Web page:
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Navigating Device Management and Control Interfaces in the Age of SDN

February 28, 2014 at 10:59 am PST

The proliferation of different types of device interfaces places a significant burden on application developers and equipment providers alike. One of the reasons for the rise of Software Defined Networking (SDN) is its promise to simplify management by providing a single point through which the entire network can be managed and administered. This raises the question whether this promise extends towards dramatic simplification of the device interface landscape as well, specifically, whether SDN can put an end to device interface proliferation and in the future a single management and control interface may be all that is required. Unfortunately, it turns out that this particular hope is unsubstantiated. Here is why.

The Promised SDN Land of Interface Simplification

Much has been made of the need to align the various interfaces through which networking devices can be managed and controlled. It has been difficult enough to just keep SNMP implementations consistent. Throw CLI, syslog, and Web Services into the mix, and the task becomes daunting indeed. One reason why different interfaces have to be supported has to do with customer preferences, of course. Chef is the new paradigm to support? Sure, we’ll add that. ReST is becoming en-vogue? We’ll support that too.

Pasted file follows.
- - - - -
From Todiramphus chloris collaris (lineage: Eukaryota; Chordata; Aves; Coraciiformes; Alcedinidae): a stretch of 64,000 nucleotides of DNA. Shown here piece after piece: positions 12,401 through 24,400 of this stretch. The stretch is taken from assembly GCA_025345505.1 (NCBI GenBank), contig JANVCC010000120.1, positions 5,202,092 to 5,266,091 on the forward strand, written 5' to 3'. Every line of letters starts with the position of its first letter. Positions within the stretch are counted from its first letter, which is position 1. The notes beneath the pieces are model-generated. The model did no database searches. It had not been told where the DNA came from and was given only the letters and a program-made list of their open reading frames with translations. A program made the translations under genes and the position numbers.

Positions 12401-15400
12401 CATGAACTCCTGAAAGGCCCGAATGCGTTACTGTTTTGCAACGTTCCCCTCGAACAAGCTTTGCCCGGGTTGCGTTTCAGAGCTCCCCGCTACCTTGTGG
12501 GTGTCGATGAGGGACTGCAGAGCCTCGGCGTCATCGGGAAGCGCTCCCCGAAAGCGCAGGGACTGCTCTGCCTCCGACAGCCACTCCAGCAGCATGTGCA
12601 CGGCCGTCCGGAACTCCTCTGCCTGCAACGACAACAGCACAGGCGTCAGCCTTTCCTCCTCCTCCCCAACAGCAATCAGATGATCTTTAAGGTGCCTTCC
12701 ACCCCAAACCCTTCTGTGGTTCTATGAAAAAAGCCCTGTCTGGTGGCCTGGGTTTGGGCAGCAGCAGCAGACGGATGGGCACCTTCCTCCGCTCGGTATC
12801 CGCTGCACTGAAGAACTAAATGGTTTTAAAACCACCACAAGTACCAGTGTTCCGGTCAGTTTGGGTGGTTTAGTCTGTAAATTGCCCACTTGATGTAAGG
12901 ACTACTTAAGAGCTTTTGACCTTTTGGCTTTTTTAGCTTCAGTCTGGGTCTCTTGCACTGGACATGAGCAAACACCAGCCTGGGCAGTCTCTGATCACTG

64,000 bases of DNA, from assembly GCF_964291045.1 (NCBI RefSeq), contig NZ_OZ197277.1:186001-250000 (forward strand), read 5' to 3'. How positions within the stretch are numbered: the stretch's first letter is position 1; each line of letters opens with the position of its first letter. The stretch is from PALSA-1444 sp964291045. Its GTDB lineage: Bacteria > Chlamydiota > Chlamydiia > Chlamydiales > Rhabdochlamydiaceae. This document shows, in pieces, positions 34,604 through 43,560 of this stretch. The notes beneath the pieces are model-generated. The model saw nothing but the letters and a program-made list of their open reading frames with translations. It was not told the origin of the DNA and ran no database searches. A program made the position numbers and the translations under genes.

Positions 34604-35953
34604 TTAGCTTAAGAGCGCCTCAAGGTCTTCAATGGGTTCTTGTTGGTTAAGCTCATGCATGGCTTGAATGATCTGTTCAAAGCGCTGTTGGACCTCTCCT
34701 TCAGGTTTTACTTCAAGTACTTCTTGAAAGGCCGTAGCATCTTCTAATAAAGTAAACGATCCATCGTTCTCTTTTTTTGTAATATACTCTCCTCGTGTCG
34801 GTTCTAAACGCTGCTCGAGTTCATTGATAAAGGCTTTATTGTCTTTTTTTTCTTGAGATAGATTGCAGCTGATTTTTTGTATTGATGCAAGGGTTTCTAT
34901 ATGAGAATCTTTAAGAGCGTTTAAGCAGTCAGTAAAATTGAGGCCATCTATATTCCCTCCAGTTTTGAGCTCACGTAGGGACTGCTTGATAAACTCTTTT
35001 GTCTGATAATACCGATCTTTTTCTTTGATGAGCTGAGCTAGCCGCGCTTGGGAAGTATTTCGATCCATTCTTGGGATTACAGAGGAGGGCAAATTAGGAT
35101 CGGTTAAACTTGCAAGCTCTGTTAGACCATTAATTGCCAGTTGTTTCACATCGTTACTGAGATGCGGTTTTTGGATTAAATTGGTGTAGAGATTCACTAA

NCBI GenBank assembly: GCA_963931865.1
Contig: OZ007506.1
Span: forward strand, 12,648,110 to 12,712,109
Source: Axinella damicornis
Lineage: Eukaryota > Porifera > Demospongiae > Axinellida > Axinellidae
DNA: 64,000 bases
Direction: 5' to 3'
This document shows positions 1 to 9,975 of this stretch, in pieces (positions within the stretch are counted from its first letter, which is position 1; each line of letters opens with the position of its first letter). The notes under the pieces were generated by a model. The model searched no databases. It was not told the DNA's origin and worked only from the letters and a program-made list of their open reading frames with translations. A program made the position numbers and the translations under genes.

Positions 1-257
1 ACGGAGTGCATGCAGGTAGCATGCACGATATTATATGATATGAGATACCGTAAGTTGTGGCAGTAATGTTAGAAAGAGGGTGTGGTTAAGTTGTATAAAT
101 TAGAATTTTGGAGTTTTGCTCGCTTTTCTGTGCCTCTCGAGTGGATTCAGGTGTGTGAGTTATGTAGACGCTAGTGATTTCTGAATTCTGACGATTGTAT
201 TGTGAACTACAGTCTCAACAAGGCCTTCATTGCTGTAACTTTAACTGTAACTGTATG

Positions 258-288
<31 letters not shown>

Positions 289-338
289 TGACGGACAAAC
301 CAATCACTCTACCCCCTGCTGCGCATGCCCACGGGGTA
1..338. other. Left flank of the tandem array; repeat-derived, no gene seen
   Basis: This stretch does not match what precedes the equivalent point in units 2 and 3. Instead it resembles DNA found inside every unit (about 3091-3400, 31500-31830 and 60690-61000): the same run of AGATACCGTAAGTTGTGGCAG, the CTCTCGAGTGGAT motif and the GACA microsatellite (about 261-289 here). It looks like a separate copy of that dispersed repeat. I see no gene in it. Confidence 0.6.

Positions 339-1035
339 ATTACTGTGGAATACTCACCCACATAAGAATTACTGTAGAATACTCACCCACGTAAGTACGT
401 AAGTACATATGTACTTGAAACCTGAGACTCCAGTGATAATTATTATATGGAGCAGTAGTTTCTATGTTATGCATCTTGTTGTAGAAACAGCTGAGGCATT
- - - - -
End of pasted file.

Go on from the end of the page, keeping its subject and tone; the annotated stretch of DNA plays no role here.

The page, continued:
In the middle of all this, along comes SDN. “Don’t bother with individual devices and their legacy interfaces” is the siren call. “Use a controller to orchestrate the network instead” – a single point of control through which the network can be operated and maintained, an enticing value proposition indeed. Early SDN technology such as OpenFlow made a big splash and gained a lot of mind share this way. Rather than messing with the hodgepodge of existing interfaces, a single interface was introduced to control OpenFlow switches. Just support this one interface, or so the message went, and your equipment can join the New World of Software-Defined Networking, leaving the Old World of fragmented interfaces behind, much like early European settlers coming to America hoped for freedom and a better life, leaving behind constantly quarreling fiefdoms and many centuries of historical baggage. Read More »

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